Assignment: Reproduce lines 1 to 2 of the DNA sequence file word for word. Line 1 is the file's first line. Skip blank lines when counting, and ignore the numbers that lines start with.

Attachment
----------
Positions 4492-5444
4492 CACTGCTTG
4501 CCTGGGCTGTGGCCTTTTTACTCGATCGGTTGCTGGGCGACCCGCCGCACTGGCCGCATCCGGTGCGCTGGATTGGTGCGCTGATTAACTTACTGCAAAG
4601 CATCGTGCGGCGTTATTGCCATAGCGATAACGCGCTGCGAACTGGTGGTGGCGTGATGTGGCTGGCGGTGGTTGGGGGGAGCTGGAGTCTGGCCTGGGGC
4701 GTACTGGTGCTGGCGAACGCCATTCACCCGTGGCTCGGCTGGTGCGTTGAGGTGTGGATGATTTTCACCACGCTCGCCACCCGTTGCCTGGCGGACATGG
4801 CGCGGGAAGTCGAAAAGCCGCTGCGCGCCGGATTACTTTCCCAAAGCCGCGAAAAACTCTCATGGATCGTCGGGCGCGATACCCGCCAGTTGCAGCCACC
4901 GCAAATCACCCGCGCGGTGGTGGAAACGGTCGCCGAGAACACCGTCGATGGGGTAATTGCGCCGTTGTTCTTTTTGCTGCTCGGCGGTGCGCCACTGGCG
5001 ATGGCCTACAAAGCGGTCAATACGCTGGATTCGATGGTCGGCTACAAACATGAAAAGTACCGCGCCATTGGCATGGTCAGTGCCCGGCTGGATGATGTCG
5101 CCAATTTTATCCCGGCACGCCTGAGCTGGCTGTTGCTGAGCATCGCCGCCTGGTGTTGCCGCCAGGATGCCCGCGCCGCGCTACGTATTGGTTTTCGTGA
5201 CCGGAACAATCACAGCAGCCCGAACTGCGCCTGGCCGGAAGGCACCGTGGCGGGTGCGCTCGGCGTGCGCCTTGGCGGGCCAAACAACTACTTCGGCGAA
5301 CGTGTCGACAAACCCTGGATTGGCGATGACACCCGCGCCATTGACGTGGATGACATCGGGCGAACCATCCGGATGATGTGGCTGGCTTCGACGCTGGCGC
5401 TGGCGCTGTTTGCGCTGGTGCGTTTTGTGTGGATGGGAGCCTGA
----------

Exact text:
Positions 4492-5444
4492 CACTGCTTG